Sunday, July 7, 2013

Dim Sum... Yum

Dim sum is a staple here, and it reminds me of my youth when I gathered with my relatives in Flushing nearly every weekend to eat some variation of turnip cake, steamed shrimp dumplings, kale with oyster sauce, tripe, chicken feet, and roast duck vermicelli.

Aside from the faded pink and sea foam green napkins with the occasional burnt out cigarette hole, the glitzy chandeliers and the metal carts that were laden with various greasy delicacies, what I remember most about my childhood dim sum experiences was the lengthy wait time.  The lines of patrons, usually big families with grandparents, aunts and uncles, nephews and babies in tow, were always so long.  I would clutch the lastly scrawled light pink slip, nearly faint with hunger, waiting for the over-worked waiter to holler out in Cantonese our winning number.

Over the years I've gotten better at avoiding the long wait through a variety of strategies: only pick restaurants that take reservations, only go at odd or unpopular hours, only go right when the restaurant opens, and, as a last resort, only go when everyone else has already been waiting forever (but that last resort has never been used when I went with you).

It's a pleasure to take out of town guests to dim sum in Hong Kong, just because the possibilities seem endless.  Lei Garden, Cuisine Cuisine, Yuk Lu Teahouse, Lin Heung Teahouse, Yun Kee Teahouse, Island Tang, Fu Sing, Dim Sum Dim Sum, Maxim's... and that's barely even scratching the surface!

When my dear friend Emily came to visit, we hit up not only Che's Cantonese Restaurant for lunch on one day, we also hit up the very elusive Tim Ho Wan (it is the world's cheapest Michelin starred restaurant) for breakfast on the other!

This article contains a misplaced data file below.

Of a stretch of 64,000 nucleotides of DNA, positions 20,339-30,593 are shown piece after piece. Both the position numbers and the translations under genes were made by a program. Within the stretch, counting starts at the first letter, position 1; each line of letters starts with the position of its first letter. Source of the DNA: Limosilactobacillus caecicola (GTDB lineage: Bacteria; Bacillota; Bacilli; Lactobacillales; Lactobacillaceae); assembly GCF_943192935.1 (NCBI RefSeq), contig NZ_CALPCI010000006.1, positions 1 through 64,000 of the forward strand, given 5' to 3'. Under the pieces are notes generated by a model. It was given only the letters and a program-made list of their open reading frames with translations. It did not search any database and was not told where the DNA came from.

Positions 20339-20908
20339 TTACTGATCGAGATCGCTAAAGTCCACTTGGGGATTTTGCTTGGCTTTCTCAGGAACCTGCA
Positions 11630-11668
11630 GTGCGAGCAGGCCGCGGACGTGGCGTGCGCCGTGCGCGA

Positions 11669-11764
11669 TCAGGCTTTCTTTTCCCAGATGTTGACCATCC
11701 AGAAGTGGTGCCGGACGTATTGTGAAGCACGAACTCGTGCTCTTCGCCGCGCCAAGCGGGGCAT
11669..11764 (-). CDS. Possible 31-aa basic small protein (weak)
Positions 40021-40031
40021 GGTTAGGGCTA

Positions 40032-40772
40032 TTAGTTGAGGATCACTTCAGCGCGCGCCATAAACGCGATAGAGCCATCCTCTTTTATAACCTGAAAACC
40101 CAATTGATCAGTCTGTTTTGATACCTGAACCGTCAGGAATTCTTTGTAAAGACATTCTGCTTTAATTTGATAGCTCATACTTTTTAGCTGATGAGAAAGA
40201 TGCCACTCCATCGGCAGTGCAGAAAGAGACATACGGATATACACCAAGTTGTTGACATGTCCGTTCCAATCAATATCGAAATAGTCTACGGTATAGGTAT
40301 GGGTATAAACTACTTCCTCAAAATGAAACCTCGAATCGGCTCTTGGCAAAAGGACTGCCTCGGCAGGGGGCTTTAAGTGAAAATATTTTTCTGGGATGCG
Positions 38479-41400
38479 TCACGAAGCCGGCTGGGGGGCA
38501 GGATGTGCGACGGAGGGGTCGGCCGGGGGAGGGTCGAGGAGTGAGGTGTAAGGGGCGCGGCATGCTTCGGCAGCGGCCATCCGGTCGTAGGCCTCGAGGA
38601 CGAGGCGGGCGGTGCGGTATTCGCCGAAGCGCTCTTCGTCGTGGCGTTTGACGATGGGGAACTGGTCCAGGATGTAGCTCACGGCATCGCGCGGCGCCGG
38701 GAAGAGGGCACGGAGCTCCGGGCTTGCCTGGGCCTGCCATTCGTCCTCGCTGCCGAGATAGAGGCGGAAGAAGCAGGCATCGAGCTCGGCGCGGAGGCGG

Tim Ho Wan opens at 9 am - this is the restaurant at 9:20 am
The wait list and the menu at Tim Ho Wan at 9:30
Pictures of our eats below.  My favorite is probably the "Quicksand Bun", or "流砂包", a bun with a molten, sweet and savory liquid filled center.  It's a staple of Hong Kong dim sum.  We only got this at Che's, because Tim Ho Wan didn't have it on their menu.
We ate it so fast I barely had time to take a picture

Both Che's and Tim Ho Wan have a different twist on the BBQ pork bun.  They do a crispy cake exterior on the bun, so that it's called "Flaky Crust Char-Siu Bao". Having conducted a very unprofessional taste test, I have to say I like Tim Ho Wan's better.  

The golden buns at Che's Cantonese Restaurant
The uber famous buns at Tim Ho Wan

Tim Ho Wan's bun has a more substantial crust, which is toasted just enough to get a crumbly exterior.  They use bigger pieces of barbecued pork and a lighter touch on the sauce, so that the sweetness is not overwhelming.  Che's bun is toasted too much and the crust is a little too thin.  Their pork pieces are a little too small for my liking, and the sauce to meat proportion is a little bit high.  But all of this is all truly nitpicking,  because I gobbled the buns down in both places without complaint. 

Our other eats at Che's:

lotus leaf wrapped sticky rice with assorted vegetables and meat

Rice flour wrapped shrimp rolls
E-fu noodles with crab bits
 Our other eats at Tim Ho Wan:

Rice flour wrapped barbecue and cilantro rolls

Egg flour cake

Shrimp dumplings

Steamed black bean pork ribs
Glutinous fried dumplings with meat interior
You may have concluded this already, but dim sum is not for the health-conscious or the calorie counter.  I find that drinking a lot of hot tea while eating helps with the excess grease, but ultimately... it's probably best not to indulge in dim sum every week.

1 comment:

  1. Now that I'm back in NY, you must give me the names of the dim sum places you recommend in Flushing!